The luxury we have in being in such a free country is the freedom of literature, speech and thought. We can ‘choose’ what we feel and can research and develop our feelings in numerous ways because of our freedom to do so.

I find that hate is bred from ignorance of the unknown, as is commonly seen in the countries we live in. This is only worse for the countries without the basic freedoms we have. Without freedom to information and thought, hatred can be bred through generations – whether it be towards America, or the Jewish faith. We should take advantage of the liberties that we have and exercise the use of information we have been privileged with.

So perhaps the next time you dislike, or even hate something – it might be worth looking into the subject matter more, before placing your judgement.

After all, there are two sides to every story.

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Racism

As aforementioned in my article about the meaning of life, this is going to be a piece all about the ignorance of racists.

The common perception of a racist is a person who discriminates against another because of a different skin colour and/or ethnic background. Racism, of course, actually covers a much larger ground than just skin colour: racial discrimination usually derives from highlighting taxonomic differences between persons or groups. This could include weight, religion, sexual orientation and, well, just about anything. In a sense, it’s simply bullying somebody because they’re different.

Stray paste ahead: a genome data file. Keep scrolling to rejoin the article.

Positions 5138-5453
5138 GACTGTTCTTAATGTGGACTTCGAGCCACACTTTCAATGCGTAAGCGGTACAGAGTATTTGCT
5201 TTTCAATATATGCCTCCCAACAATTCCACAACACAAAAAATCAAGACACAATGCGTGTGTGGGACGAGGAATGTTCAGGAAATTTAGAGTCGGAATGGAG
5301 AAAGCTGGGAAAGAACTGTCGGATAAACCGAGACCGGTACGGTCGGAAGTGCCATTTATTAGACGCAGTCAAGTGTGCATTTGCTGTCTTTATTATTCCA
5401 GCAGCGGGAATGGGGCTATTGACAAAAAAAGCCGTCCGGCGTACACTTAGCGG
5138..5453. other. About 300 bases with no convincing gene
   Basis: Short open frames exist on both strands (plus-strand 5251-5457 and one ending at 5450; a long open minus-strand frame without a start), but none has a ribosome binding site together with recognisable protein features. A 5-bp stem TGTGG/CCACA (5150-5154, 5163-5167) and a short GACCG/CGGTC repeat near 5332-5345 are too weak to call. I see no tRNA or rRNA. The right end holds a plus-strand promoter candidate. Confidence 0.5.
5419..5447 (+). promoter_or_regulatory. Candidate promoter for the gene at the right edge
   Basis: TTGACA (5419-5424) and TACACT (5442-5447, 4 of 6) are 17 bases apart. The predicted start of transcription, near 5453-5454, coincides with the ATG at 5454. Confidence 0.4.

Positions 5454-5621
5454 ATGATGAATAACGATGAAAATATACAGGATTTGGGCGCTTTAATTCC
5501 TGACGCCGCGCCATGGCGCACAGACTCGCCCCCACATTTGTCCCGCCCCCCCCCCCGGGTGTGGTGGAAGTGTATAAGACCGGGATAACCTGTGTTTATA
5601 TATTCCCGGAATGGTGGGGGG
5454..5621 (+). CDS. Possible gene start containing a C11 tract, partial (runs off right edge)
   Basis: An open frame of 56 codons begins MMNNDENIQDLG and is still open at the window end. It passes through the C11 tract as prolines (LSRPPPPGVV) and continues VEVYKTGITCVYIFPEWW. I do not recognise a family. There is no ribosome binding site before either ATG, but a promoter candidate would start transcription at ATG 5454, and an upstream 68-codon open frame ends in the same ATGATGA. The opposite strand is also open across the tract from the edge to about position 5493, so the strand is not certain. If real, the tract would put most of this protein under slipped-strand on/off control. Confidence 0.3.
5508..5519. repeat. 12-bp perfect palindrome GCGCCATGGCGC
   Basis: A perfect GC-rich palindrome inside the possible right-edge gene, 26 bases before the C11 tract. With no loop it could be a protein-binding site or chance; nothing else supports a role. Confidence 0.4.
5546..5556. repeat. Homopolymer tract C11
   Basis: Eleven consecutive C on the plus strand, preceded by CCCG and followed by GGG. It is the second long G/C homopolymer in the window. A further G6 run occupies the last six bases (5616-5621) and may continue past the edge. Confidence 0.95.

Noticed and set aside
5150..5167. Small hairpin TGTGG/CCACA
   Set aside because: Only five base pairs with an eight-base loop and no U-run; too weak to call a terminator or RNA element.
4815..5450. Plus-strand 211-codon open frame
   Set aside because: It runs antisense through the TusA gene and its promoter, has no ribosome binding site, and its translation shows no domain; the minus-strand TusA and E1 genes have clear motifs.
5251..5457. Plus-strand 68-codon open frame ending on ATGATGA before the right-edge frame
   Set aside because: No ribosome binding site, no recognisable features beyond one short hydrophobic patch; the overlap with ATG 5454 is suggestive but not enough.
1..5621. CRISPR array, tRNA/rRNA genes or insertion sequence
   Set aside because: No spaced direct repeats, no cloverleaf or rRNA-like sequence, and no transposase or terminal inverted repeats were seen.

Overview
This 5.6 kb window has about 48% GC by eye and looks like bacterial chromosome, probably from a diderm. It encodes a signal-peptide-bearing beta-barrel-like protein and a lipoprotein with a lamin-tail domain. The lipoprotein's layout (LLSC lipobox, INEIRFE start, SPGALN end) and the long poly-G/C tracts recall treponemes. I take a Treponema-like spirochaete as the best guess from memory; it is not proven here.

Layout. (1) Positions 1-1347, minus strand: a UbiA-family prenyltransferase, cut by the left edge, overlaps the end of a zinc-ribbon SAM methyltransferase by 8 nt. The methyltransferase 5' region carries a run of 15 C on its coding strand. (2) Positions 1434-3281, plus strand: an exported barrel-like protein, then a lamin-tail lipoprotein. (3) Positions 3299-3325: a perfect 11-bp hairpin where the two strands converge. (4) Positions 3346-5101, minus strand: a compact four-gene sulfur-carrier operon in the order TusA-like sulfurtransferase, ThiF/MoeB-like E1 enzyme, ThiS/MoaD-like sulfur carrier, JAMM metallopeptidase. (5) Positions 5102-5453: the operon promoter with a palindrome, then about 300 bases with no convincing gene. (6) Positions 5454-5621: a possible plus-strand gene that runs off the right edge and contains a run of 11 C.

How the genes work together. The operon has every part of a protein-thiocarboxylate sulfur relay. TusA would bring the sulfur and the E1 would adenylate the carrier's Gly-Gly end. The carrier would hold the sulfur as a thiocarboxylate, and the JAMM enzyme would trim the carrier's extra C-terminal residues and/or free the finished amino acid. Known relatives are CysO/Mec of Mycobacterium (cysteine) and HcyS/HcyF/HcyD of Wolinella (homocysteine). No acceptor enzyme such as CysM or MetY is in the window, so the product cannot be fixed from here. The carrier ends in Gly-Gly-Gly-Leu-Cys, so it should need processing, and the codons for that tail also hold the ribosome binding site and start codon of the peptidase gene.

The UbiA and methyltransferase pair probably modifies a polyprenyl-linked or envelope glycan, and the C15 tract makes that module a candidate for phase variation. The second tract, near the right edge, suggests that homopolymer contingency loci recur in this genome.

I’m fairly sure that most of us in our lives can hold our hands up and admit we’ve been racist to someone at some point. Quite usually, though, it’s a harmless jibe and not intended as anything hurtful. Unfortunately, in some cases, the roots to racism are much, much worse, and the results can be sickening.

The worst case of racism we’ve seen in recent years was the culling of the Jewish faith during the second World War. Around an estimated 6 million Jewish people died during Hitler’s regime. If we add in the Polish ethnic, homosexuals, Jehovah’s witnesses, the disabled, soviet civilians and prisoners of war, the actual loss of life could be anywhere from 11-17 million people who died for Hitler’s racism.

Hitler believed he could purify Germany into a master race called the Aryan race. According to Theosophy, the Aryan race was a master race that ruled the world from Atlantis some 12,000 years ago; around 10,000 BC. They were one of seven ‘root’ races that man descended from, the originator having lived some 18 million years ago. They are widely believed to be of northern European decent; the Teutonic knights were thought to be offshoots of the fifth race. What is also widely believed is that they possess a far higher intelligence than any other race. This was undoubtedly Hitler’s, as well as many other Nazis and theosophists, incentive to create this master race once more, believing themselves to be of this sacred blood.